Overview

This page helps you get started using Mission Control. Assuming you comply with the System Requirements specified below, after going through the instructions on this page, you should have your instance of Mission Control configured with at least one Artifactory instance which you can monitor and configure through your Mission Control.

Mission Control supports managing services of Artifactory from version 4.5.

This page provides installation and upgrade instructions for running Mission Control as a Debian or Centos distribution.

If you are running Mission Control as a Docker container, please refer to Running with Docker.

License

Mission Control itself is provided for free and has no license requirements. However, while you may view any Artifactory service from Mission Control, you may only configure and see relationships between services that are activated with an Artifactory Enterprise license.

You may add services of Artifactory OSS, Artifactory Pro to Mission Control, but for these instances, you can only view basic information. You cannot perform any actions on these services through Mission Control.

As a shared managed service, Artifactory SaaS is maintained for you by JFrog and can not be managed by Mission Control.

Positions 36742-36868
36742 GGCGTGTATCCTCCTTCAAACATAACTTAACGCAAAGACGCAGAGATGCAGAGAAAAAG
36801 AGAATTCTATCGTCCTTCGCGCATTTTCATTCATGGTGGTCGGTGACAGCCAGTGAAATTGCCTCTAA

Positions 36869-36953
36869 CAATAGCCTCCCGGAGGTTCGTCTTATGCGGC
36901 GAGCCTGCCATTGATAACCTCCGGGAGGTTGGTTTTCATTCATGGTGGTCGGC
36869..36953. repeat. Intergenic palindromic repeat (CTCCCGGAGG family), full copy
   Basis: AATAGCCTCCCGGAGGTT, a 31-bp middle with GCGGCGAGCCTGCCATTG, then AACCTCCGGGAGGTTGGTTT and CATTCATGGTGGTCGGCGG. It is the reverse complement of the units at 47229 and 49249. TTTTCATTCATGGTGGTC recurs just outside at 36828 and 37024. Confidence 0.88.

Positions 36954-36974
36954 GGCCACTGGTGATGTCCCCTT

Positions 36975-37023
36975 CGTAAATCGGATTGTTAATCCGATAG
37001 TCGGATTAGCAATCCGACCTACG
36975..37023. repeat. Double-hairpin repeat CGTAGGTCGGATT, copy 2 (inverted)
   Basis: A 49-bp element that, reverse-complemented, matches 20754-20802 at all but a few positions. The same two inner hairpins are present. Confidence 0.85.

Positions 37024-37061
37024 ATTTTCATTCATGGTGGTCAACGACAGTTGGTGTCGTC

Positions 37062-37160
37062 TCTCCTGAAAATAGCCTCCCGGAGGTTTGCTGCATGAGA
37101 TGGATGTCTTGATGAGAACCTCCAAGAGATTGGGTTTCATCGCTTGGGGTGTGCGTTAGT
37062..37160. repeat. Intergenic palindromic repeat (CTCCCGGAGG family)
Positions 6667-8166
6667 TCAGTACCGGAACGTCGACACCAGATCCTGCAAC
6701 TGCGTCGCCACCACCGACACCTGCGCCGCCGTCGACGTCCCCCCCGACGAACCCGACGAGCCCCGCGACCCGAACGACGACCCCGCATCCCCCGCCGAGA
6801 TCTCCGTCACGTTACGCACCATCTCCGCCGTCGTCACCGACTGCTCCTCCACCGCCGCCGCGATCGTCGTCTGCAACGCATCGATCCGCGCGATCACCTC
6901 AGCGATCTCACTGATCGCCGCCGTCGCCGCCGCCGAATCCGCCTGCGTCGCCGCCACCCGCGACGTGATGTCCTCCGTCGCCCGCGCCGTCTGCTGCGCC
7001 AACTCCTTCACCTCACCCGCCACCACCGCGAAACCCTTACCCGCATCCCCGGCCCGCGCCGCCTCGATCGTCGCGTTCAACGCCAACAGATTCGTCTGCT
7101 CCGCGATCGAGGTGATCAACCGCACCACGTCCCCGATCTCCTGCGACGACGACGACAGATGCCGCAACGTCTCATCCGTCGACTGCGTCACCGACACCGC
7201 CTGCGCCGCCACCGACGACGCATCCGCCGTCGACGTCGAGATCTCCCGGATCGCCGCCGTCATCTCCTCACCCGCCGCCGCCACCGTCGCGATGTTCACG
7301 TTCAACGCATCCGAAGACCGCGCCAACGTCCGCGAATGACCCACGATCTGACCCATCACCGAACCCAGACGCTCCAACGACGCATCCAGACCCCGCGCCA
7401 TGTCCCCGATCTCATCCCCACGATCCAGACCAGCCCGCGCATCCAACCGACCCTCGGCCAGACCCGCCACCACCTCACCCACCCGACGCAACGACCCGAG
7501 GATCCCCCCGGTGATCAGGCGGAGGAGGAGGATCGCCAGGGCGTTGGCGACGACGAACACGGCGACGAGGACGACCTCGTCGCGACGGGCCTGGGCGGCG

However, if you are running a Artifactory SaaS as a dedicated server, this can be fully managed by Mission Control.


System Requirements

Hardware

JFrog Mission Control requires the following hardware:

  • Processor: 6 cores
  • RAM Memory: 8 GB
  • Storage: 100 GB

Platforms

JFrog Mission Control supports any non-Windows platform that can run Docker v1.11 and above. In addition, it has been tested and verified to run as a non-Docker installation on the following 64-bit flavors of Linux:

  • Debian 8.x

  • Centos 7.x

  • Ubuntu 16.x
  • Red Hat 7.x

Java requirements

You must run Mission Control with JDK 8.

You can download the latest JDK from the .

Make sure your JAVA_HOME environment variable correctly points to your JDK 8 installation.

If you also have JRE_HOME defined in your system, this will take precedence over JAVA_HOME and therefore you need to, either point JRE_HOME to your JDK 8 installation, or remove the JRE_HOME definition.

PHP requirements

Mission Control uses PHP to support its scripting functionality and requires PHP 5.6 on Debian and PHP 5.4 on Centos.

SELinux

Centos flavors may have issues starting MongoDB because of SELinux restrictions. Please refer to the  for instructions on configuring SELinux. 

Browsers

Mission Control has been tested with the latest versions (known at the time of release) of Google Chrome, Firefox and Safari.


Download

The latest version of Mission Control is freely available for download from the .

Installation

Mission Control offers a variety of options for installation on different platforms.

In all cases, make sure that the full path to the installation folder does not contain any spaces.

Docker Installation

Mission Control is available for download as a Docker image to be run as a container. For full details, please refer to Running with Docker